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AG students challenged by Live|Dead movement

Thu, 15 Nov 2012 - 8:29 AM CST

Nearly 40 percent of Assemblies of God adherents are under the age of 25, according to annual church reports. Out of a constituency of 2.9 million members, that means nearly 1.1 million are children and youth.

In light of these statistics, the AG is dedicated to equipping, mentoring and guiding young people in their faith by focusing on strategically investing in the next generation as one of its five core values.

Influence Resources, one of the AG's newest publishing imprints, has released a new title called The Live|Dead Journal, a 30-day devotional challenge taken from scriptural principles, calling believers to die to self and to live joyfully for Christ. The journal highlights personal accounts of 26 missionaries working with unreached people groups in East Africa who are dedicated to taking the church where it does not exist.

Since its release, The Live|Dead Journal has caught the attention of thousands of AG young people, looking to rise up as leaders of their generation by reaching the lost and impacting their world for Christ.

Several Assemblies of God universities, including Evangel University, Northwest University and Southwestern Assemblies of God University have completed the Live|Dead Challenge this past academic year. The challenges were student-initiated and student-led by those who stepped out as leaders on their campus and had a heart to share a more passionate faith with their peers. 

More than 900 copies of The Live|Dead Journal were distributed to Evangel University students in February 2012 for a campus-wide challenge to "live dead" for God. For 30 days, Evangel students read a new passage in the journal and followed the challenges provided.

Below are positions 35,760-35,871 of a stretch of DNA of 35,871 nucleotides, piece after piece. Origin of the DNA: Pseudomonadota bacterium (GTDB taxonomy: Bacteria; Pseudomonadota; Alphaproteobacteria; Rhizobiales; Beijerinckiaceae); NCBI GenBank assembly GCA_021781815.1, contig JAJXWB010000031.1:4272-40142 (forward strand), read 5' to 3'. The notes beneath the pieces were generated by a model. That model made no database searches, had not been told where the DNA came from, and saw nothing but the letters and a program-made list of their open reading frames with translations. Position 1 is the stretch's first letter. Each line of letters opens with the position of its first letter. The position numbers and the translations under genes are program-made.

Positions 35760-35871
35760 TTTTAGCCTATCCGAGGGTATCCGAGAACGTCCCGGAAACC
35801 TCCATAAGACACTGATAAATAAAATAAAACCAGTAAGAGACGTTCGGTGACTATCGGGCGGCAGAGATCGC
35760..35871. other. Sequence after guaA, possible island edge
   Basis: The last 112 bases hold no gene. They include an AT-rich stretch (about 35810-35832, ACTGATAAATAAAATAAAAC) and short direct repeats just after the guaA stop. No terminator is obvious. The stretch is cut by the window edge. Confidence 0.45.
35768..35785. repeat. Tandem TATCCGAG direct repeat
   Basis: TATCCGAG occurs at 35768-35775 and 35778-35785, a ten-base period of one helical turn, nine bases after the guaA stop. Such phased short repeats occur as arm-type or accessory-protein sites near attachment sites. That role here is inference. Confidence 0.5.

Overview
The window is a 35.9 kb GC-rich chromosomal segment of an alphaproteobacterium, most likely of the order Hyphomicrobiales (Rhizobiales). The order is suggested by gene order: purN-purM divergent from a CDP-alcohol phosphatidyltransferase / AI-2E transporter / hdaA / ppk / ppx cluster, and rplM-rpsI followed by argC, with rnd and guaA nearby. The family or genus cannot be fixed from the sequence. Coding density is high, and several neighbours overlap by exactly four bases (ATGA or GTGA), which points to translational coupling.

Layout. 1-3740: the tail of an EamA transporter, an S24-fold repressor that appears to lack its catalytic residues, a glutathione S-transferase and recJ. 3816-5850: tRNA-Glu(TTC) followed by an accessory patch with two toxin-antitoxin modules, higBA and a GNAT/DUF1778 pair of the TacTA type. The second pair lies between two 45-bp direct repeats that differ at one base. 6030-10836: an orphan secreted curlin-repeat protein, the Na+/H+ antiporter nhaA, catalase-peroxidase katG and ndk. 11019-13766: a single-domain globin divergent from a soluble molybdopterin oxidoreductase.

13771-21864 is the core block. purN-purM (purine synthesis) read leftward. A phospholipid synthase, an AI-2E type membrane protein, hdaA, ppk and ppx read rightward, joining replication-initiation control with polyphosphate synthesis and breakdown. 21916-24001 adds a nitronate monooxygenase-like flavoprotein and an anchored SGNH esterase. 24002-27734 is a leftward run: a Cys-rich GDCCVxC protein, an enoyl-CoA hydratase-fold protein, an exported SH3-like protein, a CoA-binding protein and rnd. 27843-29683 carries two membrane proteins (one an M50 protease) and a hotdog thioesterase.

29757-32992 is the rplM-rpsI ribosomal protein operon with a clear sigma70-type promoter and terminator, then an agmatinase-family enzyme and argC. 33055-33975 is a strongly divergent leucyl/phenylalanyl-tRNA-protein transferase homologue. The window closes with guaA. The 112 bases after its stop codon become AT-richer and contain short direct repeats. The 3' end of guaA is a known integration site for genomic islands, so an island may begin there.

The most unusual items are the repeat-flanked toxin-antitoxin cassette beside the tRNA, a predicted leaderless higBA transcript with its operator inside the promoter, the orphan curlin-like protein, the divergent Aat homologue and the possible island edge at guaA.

Emileigh Morton, current junior and international/multicultural studies major at Evangel, located in Springfield, Missouri, says the Live|Dead Challenge came to the campus at a great time. "We've had a lot of prayer groups coming up that were student-led, so the challenge was good since it brought people together and provided something for them to pray about," she says. "It was able to open student's eyes to missions and expand the vision of reaching the world."

Morton, who is part of the leadership team of World Changers club on campus, was able to help plan the event, set up the campus blog and work through logistics of putting the pieces together to hold the challenge on campus.

Since her parents are missionaries to Africa, Morton says she was able to connect to the stories from missionaries in the journal. "I was reading about people I knew, places I've been to," she says. "I was able to take the experiences I had and share the calling I have for missions with people around me who were participating in the challenge. It really reminded me of what's important and kept my priorities straight."

For those young people that have a heart for reaching the lost, Morton says the journal can help them understand what they are getting into and can help them prepare spiritually to be a missionary. "I liked how the book was deep and encouraging, not just surface material, and how the stories were serious and needy. It presented people with what they need to know about missions - it's not just light and fun all the time. It reminded me of the real deal and why I'm still involved in missions."

One principle of the journal that really stood out to Morton was the idea of sacrifice on the fourth day. "We can choose what to give up to give to God, but when we truly sacrifice ourselves, we don't have any control left ... we give it all to God. This was special to me as a college student," she says. "It provided me with spiritual insight and I was willing to relinquish control. It makes it scary, but it's also a big leap of faith."